US 2179258 A
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Patented Nov. 7, 1939 oomrosrrron 2.119.258 eon SOLDEBING METAL John Frederick Howarth, Long" Beach, N. I, assigner of one-half to Albert I. Elias, New York County, N.
lilo Drawing. Application Ianuary 22, Serial No. 121,82;
. 2 Claims. This invention relates to a composition for ods of joining metals by soldering.
The invention is particularly concerned with the joining or soldering of aluminum;
' With the flux of my invention, aluminum, zinc, galvanized iron, lead, tin, copper and its alloys, iron, cast iron, steel and most steel alloys, and many other metals may be soldered with almost equal facility, and may be joined to each other.
I have made extensive tests of various chemical materials including-fluorides and chlorides of metals, as fluxes for various metals and metallic alloys, and more particularly for the soldering of aluminum andits alloys.
By experiment I have discovered that to properly solder aluminum, it is essential that the aluminum be first alloyed with zinc at a comparatively high temperature at the part to be soldered, and to do this efllciently I employ a flux comprising a metal fluoride, ammonium chloride, and zinc chloride.
I have discovered what 'I believe to be a new process of soldering aluminum to aluminum, which I describe as follows: When my flux is applied to aluminum and the metal is heated, the flux first melts, and as the heat is continued and raised to about 350 degrees to 400 degrees centigrade, the flux dissociates, the zinc ofthe flux forming an alloy with the aluminum for some depth below the surface, such alloy flowing freely at a temperature of about 400'degrees centigrade, which I hereinafter refer to as the alloying temperature.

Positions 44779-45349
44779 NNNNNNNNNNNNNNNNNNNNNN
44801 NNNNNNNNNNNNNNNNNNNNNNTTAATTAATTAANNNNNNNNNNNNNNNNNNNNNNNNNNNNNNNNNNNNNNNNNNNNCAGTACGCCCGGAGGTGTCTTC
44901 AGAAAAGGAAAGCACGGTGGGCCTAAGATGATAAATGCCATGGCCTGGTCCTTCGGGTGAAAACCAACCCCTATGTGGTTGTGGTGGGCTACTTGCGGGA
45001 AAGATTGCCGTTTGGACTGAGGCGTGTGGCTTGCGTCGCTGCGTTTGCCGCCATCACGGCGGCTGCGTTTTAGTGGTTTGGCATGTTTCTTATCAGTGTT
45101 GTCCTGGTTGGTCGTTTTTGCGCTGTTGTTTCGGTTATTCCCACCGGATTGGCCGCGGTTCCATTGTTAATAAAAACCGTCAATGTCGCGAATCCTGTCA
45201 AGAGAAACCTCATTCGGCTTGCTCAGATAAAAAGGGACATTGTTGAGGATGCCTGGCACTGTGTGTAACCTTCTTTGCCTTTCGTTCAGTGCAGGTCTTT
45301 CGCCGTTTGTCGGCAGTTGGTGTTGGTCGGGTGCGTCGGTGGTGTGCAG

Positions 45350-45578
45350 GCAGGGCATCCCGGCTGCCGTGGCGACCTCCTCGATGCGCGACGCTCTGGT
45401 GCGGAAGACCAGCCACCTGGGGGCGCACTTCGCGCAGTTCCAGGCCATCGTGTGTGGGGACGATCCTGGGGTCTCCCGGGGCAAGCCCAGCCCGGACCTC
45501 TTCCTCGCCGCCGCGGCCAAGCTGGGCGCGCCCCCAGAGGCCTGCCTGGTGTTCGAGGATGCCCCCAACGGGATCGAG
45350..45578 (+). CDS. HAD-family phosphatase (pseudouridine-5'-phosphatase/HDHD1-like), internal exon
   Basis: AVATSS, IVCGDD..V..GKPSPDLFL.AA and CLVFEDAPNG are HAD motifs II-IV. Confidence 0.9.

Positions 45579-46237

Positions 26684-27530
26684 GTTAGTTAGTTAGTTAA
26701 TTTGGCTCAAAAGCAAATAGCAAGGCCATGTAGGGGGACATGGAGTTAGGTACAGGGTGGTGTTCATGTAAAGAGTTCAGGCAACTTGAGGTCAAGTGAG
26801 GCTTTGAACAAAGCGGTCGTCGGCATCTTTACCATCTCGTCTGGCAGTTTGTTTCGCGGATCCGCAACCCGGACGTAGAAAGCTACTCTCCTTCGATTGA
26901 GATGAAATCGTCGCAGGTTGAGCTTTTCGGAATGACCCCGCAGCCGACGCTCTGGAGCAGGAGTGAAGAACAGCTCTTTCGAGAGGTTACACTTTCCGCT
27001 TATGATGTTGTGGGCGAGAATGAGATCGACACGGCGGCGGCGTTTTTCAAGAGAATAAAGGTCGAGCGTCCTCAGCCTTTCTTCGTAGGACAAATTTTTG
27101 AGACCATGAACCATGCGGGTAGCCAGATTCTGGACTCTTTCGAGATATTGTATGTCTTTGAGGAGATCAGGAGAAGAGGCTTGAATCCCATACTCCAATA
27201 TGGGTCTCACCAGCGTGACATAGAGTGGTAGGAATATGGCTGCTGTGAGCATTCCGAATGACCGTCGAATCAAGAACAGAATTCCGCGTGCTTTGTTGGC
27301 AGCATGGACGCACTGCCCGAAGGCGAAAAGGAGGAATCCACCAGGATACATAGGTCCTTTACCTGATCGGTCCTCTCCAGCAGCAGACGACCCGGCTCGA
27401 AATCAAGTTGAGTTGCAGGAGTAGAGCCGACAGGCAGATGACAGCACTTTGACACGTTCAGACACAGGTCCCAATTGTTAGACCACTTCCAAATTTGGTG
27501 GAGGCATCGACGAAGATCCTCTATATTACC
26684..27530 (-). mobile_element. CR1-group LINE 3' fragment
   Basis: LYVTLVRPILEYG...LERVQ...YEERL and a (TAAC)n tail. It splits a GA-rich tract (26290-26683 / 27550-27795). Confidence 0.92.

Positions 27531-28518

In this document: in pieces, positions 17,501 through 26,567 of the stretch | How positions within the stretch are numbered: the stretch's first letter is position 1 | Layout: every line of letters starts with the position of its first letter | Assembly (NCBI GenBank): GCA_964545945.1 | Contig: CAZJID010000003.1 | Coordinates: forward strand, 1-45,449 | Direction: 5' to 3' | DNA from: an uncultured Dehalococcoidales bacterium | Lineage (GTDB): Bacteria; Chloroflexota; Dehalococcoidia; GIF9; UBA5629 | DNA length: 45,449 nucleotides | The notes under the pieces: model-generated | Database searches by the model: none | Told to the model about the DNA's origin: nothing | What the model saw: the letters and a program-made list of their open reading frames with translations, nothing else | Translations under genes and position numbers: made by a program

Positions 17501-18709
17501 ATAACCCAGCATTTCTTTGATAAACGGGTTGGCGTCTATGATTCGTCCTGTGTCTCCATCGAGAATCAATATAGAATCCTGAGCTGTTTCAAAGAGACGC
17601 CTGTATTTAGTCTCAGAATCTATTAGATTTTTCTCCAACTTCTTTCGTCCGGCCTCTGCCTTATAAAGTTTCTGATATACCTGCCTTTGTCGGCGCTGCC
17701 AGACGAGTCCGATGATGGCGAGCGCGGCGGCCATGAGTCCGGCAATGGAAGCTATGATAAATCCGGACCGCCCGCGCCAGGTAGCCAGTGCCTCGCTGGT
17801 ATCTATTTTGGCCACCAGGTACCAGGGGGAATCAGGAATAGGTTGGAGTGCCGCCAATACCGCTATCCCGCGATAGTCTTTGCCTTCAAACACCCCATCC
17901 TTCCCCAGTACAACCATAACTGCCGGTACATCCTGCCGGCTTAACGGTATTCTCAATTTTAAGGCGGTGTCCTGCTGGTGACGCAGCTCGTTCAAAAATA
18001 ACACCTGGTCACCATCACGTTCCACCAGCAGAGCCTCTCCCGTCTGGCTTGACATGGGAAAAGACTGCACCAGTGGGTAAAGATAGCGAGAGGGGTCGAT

If two or more parts of aluminum are placed together and my flux applied at the joint, then heated until the before mentioned alloying temperature is reached, and afterwards allowed to cool, the parts will be securely soldered together by this molten zinc-aluminum alloy without the necessity of added solder, the corners of the joint having an alloy fillet giving great strength to the joint.
Aluminum may be soldered to other metals by use of this same flux, the aluminum being alloyed with the zinc of the flux and adhering to the dissimilar metal in a similar way to soldering, the zinc-aluminum alloy becoming the solder.
With this flux, any suitable solder may be used on either aluminum, copper, brass, iron, zinc, lead, silver, gold, and some other metals. As an example, either lead, tin, zinc, or their alloys raw,
, may be used to solder all the metals mentioned, soldering metal, or to soldering flux, and methincluding aluminum.
From the foregoing it will be observed that my flux requires a high temperature for its proper operation, andI estimate this temperature to be between 350 degrees and 400 degrees centigrade, by judging the alloying temperature against the melting point of'zlnc, which is .419 degrees centigrade.
It is acknowledged in the art, that the most eflicient joints in aluminum are made at a high soldering temperature, and by using metals or solders having the nearest electro-chemical potential to aluminum.